Dr. Steve Froehlich has one professional goal: to improve the well-being of firefighters and their families.
Froehlich is the director of the behavior health program at United Firefighters of Los Angeles City/LAFD Center for Health & Wellness, which opened in September 2020.
Housed at the site of the former LAFD Fire Station 7 in Arleta, the center has two licensed mental health professionals, a certified addictions/alcoholism specialist and a marriage and family therapy intern. All services are free.
“Fire is a unique population,” Froehlich says. “It has very, very unique features. There are so many barriers for firefighters to get to the point where they’re willing to accept therapy to begin with. Once we get through those barriers, it can help.”
For Froehlich, the center is a much-needed resource for the firefighters and their families in town.
“More firefighters in 2017 died by suicide in the United States than in line-of-duty deaths,” he says.
“It’s horrible. We have all the other psychological issues — depression, anxiety, and marital and family problems. They’re all very exacerbated by the stress of the job.”
“We are not in charge of our past. However each one of us will determine its meaning, and the impact it will have on our lives moving forward.”
~ Steve Froehlich
Job-related Stress Impacts Firefighter Families
LAFD firefighters are some of the busiest first responders in the country. Each year, the LAFD responds to more than 500,000 emergency calls for service, ranging from structure fires to car accidents to shootings, and medical emergencies.
With their 24-hour platoon schedules, firefighters are gone for three or four days per week or more when needed. Froehlich says the first responders are sleep deprived. They may not be in the best mood when they return home, so Froehlich provides counseling for couples, families, and firefighters.
“How do you re-enter the family when you’ve been gone for three or four days?” Froehlich asked rhetorically. “Why isn’t your spouse running to greet you at the door? Why is the house functioning like a finely tuned machine? They walk in the front door and nobody needs them. The family is used to functioning independently. There are some critical dynamics here.”
The center also coordinates the UFLAC/LAFD Peer Support Program with more than 100 firefighter members of the peer support team. As peer support team members, firefighters are trained and often act as intermediaries to build trust between doctors and firefighters in need of assistance.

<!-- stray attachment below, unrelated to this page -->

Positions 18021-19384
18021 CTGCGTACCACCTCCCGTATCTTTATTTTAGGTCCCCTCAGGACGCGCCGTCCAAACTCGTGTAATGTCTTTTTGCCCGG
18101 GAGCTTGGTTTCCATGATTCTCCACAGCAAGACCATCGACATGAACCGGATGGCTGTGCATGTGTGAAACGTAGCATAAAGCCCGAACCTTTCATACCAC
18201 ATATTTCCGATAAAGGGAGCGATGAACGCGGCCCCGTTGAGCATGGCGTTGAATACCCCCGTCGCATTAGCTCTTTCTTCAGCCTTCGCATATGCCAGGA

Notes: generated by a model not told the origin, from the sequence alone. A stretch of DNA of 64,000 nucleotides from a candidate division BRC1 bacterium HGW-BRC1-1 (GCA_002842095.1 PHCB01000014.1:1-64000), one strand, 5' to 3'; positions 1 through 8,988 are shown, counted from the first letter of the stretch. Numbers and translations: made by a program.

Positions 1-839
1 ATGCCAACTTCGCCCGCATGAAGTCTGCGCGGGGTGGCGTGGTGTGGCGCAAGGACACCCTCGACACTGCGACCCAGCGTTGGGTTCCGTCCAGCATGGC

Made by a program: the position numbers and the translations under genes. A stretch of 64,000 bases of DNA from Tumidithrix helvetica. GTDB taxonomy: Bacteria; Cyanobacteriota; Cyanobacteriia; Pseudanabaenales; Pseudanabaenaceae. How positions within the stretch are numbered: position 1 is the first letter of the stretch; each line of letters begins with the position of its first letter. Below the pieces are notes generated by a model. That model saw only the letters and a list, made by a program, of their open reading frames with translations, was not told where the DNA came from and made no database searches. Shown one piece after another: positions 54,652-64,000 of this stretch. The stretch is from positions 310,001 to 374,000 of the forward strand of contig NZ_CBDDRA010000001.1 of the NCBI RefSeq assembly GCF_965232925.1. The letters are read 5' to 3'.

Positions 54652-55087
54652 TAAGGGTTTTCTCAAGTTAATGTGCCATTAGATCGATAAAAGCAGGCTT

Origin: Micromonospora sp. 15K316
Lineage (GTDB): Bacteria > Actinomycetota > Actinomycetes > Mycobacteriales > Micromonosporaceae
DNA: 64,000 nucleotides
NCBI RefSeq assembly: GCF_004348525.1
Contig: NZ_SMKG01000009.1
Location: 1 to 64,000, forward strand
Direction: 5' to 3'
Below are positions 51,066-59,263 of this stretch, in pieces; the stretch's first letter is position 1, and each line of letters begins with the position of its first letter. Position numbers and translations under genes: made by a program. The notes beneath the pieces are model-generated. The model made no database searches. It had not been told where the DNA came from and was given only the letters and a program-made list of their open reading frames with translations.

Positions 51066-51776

Froehlich contends most clinicians are ill equipped to treat firefighters. Therefore, at the center, he wants to create a training institute for interns who can be groomed to work with firefighters.
“I’m completely selfish about this,” he says. “I can’t refer one of our members to someone who doesn’t understand what the work-life is like, and what they’re being exposed to every shift.”
Suicidal Warning Signs
Clinicians, families, and coworkers need to keep a keen eye on firefighters for any signs of suicidal behavior. Withdrawal, Froehlich says, is one of the keys.
“They will notice personality changes,” he says. “A person may not be acting like they normally do. At the fire station level, it’s very noticeable because they live together. They know each other very well.”
Froehlich was approached to helm the center after the LAFD lost a beloved captain to suicide.
“He was the captain everybody wanted to be like,” he says. “The organization was shattered from top to bottom. They said, ‘We need you guys. Our psychologist retired. We have nothing in place.’
“We could come over to assist and care for the members. We got to know each other and with the Peers, the Local and the Department all working collaboratively, we were able to develop the Behavioral Health Program that we have today.”
Resources for LAFD Firefighters and Families
LAFD members and families have two behavior health programs in place today. One is a behavioral health program through the department, with two clinical psychologists who take care of the firefighters. The union also protects its members health and safety.
“You can imagine it’s so critical for such a dangerous profession,” Froehlich says. “The behavioral health challenge has risen to the surface. It’s taken a lot of work to raise consciousness of this.”
Up until five years ago, the Los Angeles Fire Department had one department psychologist for 3,500 active-duty firefighters, plus their families and retirees. Now, “The phone’s ringing all the time. We’re busy. It’s very exciting. I get to see the shift of the culture that’s happening. Both the Union President and the Fire Chief are incredibly supportive. When the two of them decide they’re going to support something, it’s like magic.”
By Christina Fuoco-Karasinski
Learn more about the United Firefighters of Los Angeles City/LAFD Center for Health & Wellness